After Announcing Firing of Grad Assistants, UC-Santa Cruz Is in Turmoil

This idyllic University of California campus spiraled toward a labor crisis on Monday in the aftermath of an extraordinary decision to send dismissal notices to 54 striking graduate students who are withholding winter-term grades to demand a cost-of-living adjustment.

In the wake of the mass firing, it was unclear who would handle the undergraduate courses that would have been taught by the teaching assistants. More than 500 other graduate students have pledged not to fill the spots vacated by the dismissed teaching assistants.

Rather than quelling the uprising, the dismissal added fuel to the fire. On Monday, the first business day since dismissal letters were sent to the students, an energized crowd of a couple of hundred graduate students and their allies gathered on a picket line at the campus’s main entrance.

The strike underscored the precarious living conditions of graduate students, especially in a city like Santa Cruz facing an affordable-housing shortage, where the modest graduate-student stipends — pay in exchange for supporting university teaching and research — often fall short. The average rental in Santa Cruz costs $2,600 per month, according to RentCafe. The base take-home pay for many graduate teaching assistants is about $2,100 a month.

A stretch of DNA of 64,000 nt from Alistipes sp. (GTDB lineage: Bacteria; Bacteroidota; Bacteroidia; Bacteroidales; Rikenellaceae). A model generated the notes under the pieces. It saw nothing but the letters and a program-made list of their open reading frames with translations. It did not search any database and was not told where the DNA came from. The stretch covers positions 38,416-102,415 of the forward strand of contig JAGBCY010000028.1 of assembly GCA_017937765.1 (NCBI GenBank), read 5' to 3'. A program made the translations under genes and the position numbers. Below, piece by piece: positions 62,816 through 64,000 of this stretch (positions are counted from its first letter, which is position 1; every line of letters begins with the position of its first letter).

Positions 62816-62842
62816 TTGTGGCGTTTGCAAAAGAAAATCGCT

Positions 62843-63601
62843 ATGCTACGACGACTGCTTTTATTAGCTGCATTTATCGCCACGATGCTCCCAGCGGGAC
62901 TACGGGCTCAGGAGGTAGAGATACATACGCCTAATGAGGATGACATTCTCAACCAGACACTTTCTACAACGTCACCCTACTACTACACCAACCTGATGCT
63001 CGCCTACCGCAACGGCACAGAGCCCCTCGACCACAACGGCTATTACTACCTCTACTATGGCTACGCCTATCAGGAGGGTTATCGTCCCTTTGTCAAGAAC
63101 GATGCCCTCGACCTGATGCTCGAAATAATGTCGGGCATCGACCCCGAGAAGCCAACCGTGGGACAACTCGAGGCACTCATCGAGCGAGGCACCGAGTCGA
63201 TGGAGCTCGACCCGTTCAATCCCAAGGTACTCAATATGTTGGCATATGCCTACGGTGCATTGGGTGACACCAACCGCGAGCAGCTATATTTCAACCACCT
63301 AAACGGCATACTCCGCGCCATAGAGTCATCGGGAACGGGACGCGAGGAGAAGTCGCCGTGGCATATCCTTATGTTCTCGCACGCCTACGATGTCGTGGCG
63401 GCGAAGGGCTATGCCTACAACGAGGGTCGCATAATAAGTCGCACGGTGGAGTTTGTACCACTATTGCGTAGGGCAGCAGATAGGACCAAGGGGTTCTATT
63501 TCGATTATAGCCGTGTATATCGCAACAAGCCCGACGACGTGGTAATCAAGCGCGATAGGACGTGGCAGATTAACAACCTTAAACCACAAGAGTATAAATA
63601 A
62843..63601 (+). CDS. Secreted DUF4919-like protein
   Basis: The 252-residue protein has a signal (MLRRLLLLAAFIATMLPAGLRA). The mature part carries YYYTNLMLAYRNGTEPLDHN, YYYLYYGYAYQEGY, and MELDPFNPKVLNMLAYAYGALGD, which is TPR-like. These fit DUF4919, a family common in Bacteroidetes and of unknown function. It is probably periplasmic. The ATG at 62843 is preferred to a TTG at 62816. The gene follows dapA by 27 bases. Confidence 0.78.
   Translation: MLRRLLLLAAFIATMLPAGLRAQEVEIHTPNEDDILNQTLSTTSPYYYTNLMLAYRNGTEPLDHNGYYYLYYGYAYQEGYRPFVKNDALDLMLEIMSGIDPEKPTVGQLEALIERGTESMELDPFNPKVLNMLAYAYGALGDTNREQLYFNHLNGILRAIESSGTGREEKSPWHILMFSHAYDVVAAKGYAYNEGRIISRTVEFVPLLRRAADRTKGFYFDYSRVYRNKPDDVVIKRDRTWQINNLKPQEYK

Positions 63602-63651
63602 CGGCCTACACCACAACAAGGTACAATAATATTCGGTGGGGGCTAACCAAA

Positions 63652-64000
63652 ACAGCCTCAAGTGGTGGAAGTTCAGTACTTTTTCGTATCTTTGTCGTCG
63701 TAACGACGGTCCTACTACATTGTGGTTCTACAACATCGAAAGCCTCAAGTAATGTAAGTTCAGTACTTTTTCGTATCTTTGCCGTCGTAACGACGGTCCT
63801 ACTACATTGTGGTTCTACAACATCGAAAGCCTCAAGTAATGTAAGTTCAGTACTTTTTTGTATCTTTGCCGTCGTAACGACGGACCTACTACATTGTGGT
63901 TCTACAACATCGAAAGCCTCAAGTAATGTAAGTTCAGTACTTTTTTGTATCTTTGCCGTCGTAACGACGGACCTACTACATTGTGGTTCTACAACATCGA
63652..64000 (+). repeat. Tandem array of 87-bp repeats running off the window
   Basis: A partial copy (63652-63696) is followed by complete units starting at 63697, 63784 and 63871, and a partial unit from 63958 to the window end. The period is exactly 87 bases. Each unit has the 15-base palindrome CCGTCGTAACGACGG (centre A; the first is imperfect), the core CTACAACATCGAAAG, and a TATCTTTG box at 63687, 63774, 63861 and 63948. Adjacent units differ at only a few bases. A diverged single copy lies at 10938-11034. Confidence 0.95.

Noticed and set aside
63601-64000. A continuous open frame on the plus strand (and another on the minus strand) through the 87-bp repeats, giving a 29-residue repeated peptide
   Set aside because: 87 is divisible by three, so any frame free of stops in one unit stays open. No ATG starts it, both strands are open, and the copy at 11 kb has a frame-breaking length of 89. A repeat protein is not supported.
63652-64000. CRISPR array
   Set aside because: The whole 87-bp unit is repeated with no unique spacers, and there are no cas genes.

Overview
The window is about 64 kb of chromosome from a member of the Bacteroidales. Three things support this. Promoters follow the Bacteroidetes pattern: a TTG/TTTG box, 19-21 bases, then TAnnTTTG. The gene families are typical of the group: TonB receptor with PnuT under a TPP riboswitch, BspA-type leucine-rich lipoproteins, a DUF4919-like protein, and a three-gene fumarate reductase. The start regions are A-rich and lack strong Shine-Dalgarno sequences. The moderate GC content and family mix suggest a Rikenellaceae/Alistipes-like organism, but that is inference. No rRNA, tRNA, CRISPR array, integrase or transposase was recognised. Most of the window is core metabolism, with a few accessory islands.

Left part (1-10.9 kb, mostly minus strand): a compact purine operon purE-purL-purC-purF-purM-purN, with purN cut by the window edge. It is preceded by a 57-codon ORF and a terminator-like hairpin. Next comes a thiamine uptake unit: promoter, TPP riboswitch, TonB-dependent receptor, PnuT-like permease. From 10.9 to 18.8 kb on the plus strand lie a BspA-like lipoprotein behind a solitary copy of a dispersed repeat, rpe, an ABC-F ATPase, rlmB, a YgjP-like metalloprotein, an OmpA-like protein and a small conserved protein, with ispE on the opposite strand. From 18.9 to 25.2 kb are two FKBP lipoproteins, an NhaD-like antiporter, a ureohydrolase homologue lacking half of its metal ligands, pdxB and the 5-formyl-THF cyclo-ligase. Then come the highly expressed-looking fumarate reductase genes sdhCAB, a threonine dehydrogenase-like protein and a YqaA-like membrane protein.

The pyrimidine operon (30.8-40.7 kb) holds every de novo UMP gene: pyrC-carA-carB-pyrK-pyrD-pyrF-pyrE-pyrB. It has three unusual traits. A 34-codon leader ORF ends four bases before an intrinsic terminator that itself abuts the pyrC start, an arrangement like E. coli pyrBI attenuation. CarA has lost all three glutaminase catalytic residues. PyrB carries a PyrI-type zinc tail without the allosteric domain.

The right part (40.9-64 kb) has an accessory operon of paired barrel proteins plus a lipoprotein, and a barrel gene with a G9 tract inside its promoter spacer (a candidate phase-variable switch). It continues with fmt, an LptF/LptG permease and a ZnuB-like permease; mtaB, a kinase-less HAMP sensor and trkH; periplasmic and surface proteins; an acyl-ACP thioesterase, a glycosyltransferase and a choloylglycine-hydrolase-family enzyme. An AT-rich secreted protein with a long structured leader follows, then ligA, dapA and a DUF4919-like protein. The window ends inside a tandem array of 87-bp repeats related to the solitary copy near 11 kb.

The decision to fire the students put many of them in limbo, with a potential loss of financial aid and no source of income. It’s especially concerning for international students, whose visas are tied to employment in the United States. Several students who received dismissal notices are international students.

‘We Can’t Just Go Back’

Jack Davies, a second-year Ph.D. student in the history of consciousness, is one of an additional 30 or so students who don’t technically face dismissal but who will not be assigned to teach in the spring. Davies, who is from Australia, is most worried about the tuition-and-fees credit that he will be on the hook for if he loses his assistantship. Domestic students can take time off, but that’s not an option for international students.

He’s continuing with the strike, he said, because he doesn’t see much of a choice. “Where we were before the strike was intolerable,” Davies said, as a crowd of fellow strikers crossed the street to chants of “Hey Hey! Hey Ho! Deport Napolitano!” — a reference to the University of California system’s president, Janet Napolitano. The chants earned a cascade of solidarity honks from passing cars.

“So we can’t just go back to where we were,” Davies said. 

“I don’t have any sense the research I’m doing, the classes I’m studying in myself, the languages I’m learning mean a single thing to this institution. It’s only that I fill two sections of 60 students, 30 each, and get their tuition to roll over to the next quarter. It feels like this place is almost tolerating my research, rather than promoting or cherishing it.” In November the university joined the elite Association of American Universities, which requires that its members continue to invest in, among other things, graduate programs.